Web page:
Erdafitinib is a targeted kinase inhibitor that exerts its action by binding to and blocking the enzymatic activity of several cell proteins, including FGFR1, FGFR2, FGFR3, and FGFR4. In addition, erdafitinib binds to other proteins, including FLT4, KIT, VEGFR2, RET, CSF1R, and PDGFRA.6
In preclinical studies, erdafitinib showed antitumor activity in FGFR-expressing cell lines and bladder cancer xenograft models.6
Dosing and Administration
Erdafitinib is available as a 3-mg, 4-mg, and 5-mg tablet.6
Before initiating treatment with erdafitinib, the presence of FGFR genetic alterations in tumor specimens should be confirmed by the FDA-approved therascreen companion diagnostic.6
The recommended initial dosage of erdafitinib is 8 mg orally once daily, with a dose increase to 9 mg daily if appropriate. Erdafitinib tablets should be swallowed whole and can be taken with or without food.6
Pivotal Clinical Trial
The efficacy and safety of erdafitinib were evaluated in Study BLC2001,8 an open-label, single-arm phase 2 clinical trial with 87 patients (median age, 67 years) included in the blinded Independent Review Committee; all patients had locally advanced or metastatic urothelial carcinoma.5,6
Eligible patients had disease progression during or after at least 1 chemotherapy. All patients had ≥1 FGFR3 gene mutations (including exons R248C, S249C, G370C, Y373C) or FGFR2 gene fusions (FGFR3-TACC3, FGFR3-BAIAP2L1, FGFR2-BICC1, FGFR2-CASP7) as confirmed by laboratory screening. Treatment with erdafitinib was continued until disease progression or until unacceptable toxicity.6
Erdafitinib demonstrated antitumor activity in patients with measurable lesions, with an objective response rate of 32.2% (Table). The response to erdafitinib treatment was sustained for a median of 5.4 months. Responders included patients who had not responded to previous treatment with a PD-1 or PD-L1 inhibitor.6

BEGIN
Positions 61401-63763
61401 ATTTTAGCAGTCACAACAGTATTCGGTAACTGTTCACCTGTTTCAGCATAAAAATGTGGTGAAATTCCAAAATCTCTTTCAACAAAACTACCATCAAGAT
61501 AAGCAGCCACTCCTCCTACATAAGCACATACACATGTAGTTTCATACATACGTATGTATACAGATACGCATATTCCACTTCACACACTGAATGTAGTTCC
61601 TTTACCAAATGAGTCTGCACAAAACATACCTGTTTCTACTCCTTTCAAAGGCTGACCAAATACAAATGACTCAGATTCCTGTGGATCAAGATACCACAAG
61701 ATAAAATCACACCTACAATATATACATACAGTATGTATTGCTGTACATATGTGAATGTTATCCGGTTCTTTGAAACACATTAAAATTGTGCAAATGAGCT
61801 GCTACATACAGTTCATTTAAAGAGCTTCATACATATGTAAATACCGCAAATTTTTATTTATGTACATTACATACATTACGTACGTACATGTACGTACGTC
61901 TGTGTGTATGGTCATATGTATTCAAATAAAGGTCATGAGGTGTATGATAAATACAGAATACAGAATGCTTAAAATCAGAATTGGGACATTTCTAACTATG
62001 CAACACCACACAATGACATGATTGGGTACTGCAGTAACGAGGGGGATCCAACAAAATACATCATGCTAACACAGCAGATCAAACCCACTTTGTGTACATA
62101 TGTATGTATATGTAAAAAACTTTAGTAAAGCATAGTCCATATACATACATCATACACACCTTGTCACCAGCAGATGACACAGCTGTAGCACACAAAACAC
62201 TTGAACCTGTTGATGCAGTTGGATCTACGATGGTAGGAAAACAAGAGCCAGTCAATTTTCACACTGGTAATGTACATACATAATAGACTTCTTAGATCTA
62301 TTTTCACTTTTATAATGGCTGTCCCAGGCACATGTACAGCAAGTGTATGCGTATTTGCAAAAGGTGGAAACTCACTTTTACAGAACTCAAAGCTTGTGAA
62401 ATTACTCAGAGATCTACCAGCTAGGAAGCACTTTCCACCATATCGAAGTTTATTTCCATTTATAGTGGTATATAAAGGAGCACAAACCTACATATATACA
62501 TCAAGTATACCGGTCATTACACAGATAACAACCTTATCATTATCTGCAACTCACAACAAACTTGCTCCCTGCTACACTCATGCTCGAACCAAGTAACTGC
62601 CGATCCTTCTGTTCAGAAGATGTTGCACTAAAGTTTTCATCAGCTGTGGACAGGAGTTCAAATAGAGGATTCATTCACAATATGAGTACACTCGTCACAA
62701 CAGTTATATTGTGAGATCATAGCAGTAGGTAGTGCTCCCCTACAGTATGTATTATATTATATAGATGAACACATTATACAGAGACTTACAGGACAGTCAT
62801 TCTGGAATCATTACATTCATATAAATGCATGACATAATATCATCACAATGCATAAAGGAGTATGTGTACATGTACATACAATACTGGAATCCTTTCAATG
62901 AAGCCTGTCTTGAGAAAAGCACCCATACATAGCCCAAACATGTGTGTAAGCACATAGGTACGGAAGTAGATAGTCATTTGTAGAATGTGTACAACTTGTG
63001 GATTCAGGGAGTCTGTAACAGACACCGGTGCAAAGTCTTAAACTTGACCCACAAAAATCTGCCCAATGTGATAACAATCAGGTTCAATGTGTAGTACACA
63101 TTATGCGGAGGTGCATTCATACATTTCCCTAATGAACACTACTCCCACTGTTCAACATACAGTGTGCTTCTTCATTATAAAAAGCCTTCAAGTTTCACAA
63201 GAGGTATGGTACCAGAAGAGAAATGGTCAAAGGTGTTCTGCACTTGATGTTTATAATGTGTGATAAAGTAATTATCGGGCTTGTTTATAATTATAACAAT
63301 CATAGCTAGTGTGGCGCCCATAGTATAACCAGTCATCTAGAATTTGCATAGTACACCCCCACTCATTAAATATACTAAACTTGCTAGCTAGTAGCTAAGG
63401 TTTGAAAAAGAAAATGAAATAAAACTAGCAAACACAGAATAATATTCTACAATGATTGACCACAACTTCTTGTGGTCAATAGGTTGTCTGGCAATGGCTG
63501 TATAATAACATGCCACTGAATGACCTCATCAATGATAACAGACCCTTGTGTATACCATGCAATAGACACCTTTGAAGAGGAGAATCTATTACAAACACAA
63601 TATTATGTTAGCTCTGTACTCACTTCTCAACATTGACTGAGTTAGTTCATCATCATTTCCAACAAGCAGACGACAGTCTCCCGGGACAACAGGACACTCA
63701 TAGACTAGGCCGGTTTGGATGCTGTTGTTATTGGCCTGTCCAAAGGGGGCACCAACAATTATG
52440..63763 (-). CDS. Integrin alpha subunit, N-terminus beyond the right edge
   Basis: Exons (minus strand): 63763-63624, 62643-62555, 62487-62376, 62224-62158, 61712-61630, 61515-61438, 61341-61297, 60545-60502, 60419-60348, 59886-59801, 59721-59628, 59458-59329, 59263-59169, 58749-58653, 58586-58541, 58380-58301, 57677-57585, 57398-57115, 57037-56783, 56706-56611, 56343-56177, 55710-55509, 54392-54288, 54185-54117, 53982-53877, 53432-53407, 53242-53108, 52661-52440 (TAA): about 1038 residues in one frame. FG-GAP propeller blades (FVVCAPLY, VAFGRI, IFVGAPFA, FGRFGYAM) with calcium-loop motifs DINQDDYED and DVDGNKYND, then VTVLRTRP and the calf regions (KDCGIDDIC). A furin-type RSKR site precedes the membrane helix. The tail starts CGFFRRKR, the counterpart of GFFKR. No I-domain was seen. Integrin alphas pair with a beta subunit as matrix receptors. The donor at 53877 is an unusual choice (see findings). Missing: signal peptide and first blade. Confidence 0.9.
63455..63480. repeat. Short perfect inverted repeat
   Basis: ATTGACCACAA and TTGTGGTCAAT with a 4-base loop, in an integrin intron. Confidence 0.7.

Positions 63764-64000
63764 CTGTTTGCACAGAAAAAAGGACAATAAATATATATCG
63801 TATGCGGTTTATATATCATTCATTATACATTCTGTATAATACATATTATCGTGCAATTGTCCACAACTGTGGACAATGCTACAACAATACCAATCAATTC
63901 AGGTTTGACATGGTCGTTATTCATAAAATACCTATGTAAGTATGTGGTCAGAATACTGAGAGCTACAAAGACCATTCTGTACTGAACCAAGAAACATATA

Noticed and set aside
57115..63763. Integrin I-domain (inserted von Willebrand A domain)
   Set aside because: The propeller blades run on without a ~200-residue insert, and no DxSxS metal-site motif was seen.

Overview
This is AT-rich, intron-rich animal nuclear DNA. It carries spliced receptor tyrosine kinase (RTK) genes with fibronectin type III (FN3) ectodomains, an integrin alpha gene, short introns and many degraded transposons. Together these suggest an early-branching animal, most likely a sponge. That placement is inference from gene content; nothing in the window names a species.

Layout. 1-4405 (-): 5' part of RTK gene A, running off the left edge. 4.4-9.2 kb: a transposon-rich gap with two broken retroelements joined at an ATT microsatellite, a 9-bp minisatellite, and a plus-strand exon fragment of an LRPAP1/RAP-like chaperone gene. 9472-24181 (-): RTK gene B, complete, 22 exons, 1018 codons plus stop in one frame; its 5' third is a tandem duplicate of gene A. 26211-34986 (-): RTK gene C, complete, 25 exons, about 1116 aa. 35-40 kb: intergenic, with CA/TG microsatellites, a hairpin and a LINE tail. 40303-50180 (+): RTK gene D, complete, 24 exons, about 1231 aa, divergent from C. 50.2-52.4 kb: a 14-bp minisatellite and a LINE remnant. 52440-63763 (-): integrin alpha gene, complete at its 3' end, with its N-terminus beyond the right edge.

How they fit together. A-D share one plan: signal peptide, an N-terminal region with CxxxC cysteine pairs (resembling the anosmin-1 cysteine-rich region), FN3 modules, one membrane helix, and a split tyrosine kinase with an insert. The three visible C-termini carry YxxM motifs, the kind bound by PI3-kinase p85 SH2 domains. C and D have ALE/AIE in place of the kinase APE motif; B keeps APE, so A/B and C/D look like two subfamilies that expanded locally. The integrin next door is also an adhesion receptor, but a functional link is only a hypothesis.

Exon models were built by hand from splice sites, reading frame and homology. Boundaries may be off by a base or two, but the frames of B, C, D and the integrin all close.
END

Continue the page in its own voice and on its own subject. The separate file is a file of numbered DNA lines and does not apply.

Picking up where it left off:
The most common (incidence ≥20%) adverse events associated with erdafitinib, including laboratory abnormalities, were increased phosphate level (76%), stomatitis (56%), fatigue (54%), increased creatinine (52%), diarrhea (47%), dry mouth (45%), onycholysis (41%), increased creatinine alanine aminotransferase and alkaline phosphatase levels (41% each), low sodium (40%), reduced appetite (38%), decreased albumin (37%), dysgeusia (37%), low hemoglobin (35%), dry skin (34%), increased aspartate aminotransferase (30%), decreased magnesium (30%), constipation (28%), dry eye (28%), alopecia (26%), palmar-plantar erythrodysesthesia syndrome (26%), decreased phosphate (24%), abdominal pain (23%), increased calcium (22%), nausea (21%), and musculoskeletal pain (20%).6
Serious adverse events occurred in 41% of patients, including serious eye disorders (10%). Overall, 13% of patients permanently discontinued treatment because of adverse events, including eye disorders (6%).6